Silver scurf is a fungal blemish disease of potato tubers caused by Helminthosporium solani. The pathogen causes tan-to-gray circular lesions typically initiating on the stem-end of the tuber surface, often appearing shiny and silver when wet. Infection reduces both the visual appeal and quality of potato tubers, as the pathogen causes damage to the periderm or skin which enables the onset of other pathogens or enhanced desiccation. This disease is primarily a concern for stored, commercial fresh market potatoes.
Primary Source: Infested soil, debris-borne, infected seed potatoes, infected tubers in storage
Spread: Rain or irrigation washes spores through infested soil during initial spread. Once in storage, warm temperatures and high humidity allow sporulation to occur. Airborne spores can then infect new stored tubers.
Favorable Conditions: High humidity ( > 90%), high temperatures
The silver scurf disease cycle begins with primary infection, which can occur when overwintered spores (conidia) are washed through infested soil and plant debris and onto tubers. Other sources of primary inoculum are infected seed tubers, which can spread the pathogen to daughter tubers. The pathogen infects and causes lesions on the tuber, which can produce more conidia that are released into the soil. At the end of the growing season, H. solani conidia are able to overwinter in soil, and fungal parts can subsist in soilborne crop debris. Once harvested and in storage, the lesions on infected tubers can enlarge and again produce spores (sporulate) in moderate temperatures and high humidity. These spores can then spread and cause secondary infection in stored tubers.
Potato silver scurf disease cycle illustration
The following practices can help reduce inoculum and spread for this disease:
- Plant certified disease-free seed
- Rotate away from susceptible crops (2-3 years)
- Rogue volunteer plants
- Assess seed prior to planting, and daughter tubers prior to storage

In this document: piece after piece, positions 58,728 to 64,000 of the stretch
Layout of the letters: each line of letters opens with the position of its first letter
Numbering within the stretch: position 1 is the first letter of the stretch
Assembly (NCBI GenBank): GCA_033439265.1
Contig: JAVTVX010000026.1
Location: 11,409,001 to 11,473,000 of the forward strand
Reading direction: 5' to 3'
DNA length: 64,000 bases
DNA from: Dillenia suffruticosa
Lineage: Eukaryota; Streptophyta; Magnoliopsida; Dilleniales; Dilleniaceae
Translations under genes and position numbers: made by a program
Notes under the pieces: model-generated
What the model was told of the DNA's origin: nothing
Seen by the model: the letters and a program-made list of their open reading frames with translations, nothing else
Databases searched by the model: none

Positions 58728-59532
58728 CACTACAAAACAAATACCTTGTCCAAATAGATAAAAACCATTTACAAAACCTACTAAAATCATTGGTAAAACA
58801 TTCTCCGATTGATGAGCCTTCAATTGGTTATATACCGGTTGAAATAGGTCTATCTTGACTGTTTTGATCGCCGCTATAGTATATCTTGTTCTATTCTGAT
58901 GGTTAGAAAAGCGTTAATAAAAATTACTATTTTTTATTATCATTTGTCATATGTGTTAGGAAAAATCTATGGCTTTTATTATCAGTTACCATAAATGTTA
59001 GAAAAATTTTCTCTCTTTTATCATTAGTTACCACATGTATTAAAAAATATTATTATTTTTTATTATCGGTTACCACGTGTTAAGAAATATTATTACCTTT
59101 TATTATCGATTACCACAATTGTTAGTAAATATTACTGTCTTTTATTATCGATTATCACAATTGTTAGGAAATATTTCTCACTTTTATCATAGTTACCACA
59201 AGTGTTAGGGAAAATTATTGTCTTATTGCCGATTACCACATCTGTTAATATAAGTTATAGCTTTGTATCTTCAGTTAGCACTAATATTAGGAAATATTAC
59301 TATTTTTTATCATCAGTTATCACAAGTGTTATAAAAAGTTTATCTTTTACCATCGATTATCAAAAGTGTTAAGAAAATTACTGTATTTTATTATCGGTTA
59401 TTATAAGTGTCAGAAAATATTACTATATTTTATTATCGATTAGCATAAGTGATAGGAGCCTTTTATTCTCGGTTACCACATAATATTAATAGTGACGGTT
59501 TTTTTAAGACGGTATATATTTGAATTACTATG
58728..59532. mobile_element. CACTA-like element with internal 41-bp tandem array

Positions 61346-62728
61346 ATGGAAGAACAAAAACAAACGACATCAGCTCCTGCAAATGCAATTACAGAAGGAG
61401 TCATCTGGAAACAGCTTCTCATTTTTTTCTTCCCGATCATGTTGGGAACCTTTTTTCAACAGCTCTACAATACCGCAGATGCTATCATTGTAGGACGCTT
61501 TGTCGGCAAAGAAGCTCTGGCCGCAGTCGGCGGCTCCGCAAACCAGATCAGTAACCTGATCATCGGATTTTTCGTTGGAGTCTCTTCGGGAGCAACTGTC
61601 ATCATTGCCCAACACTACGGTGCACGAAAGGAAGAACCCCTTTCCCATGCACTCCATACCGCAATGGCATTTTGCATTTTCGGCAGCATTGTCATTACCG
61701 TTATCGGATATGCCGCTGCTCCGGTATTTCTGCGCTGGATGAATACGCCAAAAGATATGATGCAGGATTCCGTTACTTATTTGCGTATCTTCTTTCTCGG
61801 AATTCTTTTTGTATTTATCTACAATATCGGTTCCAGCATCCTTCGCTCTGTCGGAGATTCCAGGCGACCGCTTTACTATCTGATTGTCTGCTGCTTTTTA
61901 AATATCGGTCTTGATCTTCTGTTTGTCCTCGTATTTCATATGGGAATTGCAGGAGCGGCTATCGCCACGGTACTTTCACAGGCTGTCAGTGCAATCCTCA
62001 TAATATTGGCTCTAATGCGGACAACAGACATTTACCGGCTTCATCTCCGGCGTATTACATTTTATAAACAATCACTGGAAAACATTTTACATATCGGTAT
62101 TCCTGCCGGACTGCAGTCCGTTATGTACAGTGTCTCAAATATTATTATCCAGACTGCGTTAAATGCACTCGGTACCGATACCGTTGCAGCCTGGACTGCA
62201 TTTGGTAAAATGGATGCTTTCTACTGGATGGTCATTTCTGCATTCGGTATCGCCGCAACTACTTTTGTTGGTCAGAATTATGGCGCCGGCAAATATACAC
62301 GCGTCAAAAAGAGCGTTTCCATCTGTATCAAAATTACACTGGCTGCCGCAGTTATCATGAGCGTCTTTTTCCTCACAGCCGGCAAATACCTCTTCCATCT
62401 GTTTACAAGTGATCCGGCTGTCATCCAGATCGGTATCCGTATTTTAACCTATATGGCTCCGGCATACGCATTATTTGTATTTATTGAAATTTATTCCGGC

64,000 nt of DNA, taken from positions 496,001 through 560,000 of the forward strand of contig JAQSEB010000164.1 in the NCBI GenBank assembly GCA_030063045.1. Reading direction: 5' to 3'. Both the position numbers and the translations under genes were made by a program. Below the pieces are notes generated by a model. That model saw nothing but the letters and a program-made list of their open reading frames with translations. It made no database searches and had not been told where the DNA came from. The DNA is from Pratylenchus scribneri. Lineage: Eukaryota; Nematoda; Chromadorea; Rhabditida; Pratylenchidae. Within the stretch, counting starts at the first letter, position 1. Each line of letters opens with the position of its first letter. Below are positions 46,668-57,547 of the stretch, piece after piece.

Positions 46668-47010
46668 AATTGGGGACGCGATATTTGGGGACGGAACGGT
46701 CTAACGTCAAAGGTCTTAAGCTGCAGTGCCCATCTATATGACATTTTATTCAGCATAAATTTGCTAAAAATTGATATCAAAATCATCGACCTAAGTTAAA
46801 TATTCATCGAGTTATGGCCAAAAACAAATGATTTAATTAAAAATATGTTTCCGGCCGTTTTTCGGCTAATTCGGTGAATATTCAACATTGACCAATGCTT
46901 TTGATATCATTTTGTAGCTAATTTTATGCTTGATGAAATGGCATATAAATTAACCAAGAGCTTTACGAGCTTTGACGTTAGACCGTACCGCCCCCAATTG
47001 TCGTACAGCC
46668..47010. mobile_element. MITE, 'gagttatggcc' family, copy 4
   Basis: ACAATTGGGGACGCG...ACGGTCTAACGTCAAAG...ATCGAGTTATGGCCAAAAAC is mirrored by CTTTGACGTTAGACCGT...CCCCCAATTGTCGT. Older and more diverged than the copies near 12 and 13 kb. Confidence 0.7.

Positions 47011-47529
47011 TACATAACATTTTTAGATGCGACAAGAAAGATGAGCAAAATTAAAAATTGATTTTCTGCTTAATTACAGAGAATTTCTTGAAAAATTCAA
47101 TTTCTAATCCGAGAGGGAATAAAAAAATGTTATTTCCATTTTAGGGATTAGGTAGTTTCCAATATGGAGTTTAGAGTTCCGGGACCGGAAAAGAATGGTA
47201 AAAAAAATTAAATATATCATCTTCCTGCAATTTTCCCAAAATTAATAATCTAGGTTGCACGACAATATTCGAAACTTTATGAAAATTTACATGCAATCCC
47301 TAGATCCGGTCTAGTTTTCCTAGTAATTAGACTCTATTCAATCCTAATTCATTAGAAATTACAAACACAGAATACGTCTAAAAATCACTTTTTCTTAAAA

- Disinfest storage spaces between uses
- Store at low temperature and humidity
- Avoid leaving potato tubers in the field for >2 weeks post vine kill
- Store potatoes in environments with good airflow and temperature control
Fungicides can be applied during the production season as well as post-harvest to limit silver scurf on potato. Up-to-date Wisconsin-specific conventional seed, in-furrow, and postharvest fungicide information and recommendations can be found in the Commercial Vegetable Production in Wisconsin (A3422), a guide available through the UW Extension Learning Store website. Or, for home garden fungicide recommendations, see Home Vegetable Garden Fungicides (D0062), a fact sheet available through the UW Plant Disease Diagnostic Clinic website. Always follow label directions carefully.
- Commercial Vegetable Production in Wisconsin (A3422) from the UW Extension Learning Store. This guide offers the latest recommendations for disease, insect, and weed management in Wisconsin’s most common commercial vegetable crops. Also included are lime and fertilizer recommendations as well as insect identification information and keys.
- UW Plant Disease Diagnostics Clinic. The University of Wisconsin-Madison/Extension Plant Disease Diagnostics Clinic (PDDC) provides assistance in identifying plant diseases and provides educational information on plant diseases and their control.
Written by Amanda Gevens, Ariana Abbrescia, Russell Groves, and Ben Bradford. Last updated Nov 2023